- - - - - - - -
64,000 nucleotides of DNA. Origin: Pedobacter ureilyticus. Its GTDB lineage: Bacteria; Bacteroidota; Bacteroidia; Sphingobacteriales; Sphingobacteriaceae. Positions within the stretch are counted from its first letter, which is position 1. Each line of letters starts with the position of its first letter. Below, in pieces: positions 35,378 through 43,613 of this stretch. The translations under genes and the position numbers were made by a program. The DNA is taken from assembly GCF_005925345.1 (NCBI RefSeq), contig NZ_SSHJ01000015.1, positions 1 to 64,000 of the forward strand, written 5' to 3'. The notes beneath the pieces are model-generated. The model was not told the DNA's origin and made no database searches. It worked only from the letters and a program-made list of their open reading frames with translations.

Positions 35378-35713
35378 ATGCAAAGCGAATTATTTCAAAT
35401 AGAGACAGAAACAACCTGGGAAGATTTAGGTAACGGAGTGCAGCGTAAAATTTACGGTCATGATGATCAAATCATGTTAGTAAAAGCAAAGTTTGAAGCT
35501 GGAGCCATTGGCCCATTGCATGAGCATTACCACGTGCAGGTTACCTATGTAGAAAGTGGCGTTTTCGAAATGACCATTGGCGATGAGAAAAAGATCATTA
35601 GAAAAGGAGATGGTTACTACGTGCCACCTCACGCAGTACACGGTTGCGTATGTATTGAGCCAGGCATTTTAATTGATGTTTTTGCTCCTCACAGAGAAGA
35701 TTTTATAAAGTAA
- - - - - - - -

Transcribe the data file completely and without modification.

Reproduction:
64,000 nucleotides of DNA. Origin: Pedobacter ureilyticus. Its GTDB lineage: Bacteria; Bacteroidota; Bacteroidia; Sphingobacteriales; Sphingobacteriaceae. Positions within the stretch are counted from its first letter, which is position 1. Each line of letters starts with the position of its first letter. Below, in pieces: positions 35,378 through 43,613 of this stretch. The translations under genes and the position numbers were made by a program. The DNA is taken from assembly GCF_005925345.1 (NCBI RefSeq), contig NZ_SSHJ01000015.1, positions 1 to 64,000 of the forward strand, written 5' to 3'. The notes beneath the pieces are model-generated. The model was not told the DNA's origin and made no database searches. It worked only from the letters and a program-made list of their open reading frames with translations.

Positions 35378-35713
35378 ATGCAAAGCGAATTATTTCAAAT
35401 AGAGACAGAAACAACCTGGGAAGATTTAGGTAACGGAGTGCAGCGTAAAATTTACGGTCATGATGATCAAATCATGTTAGTAAAAGCAAAGTTTGAAGCT
35501 GGAGCCATTGGCCCATTGCATGAGCATTACCACGTGCAGGTTACCTATGTAGAAAGTGGCGTTTTCGAAATGACCATTGGCGATGAGAAAAAGATCATTA
35601 GAAAAGGAGATGGTTACTACGTGCCACCTCACGCAGTACACGGTTGCGTATGTATTGAGCCAGGCATTTTAATTGATGTTTTTGCTCCTCACAGAGAAGA
35701 TTTTATAAAGTAA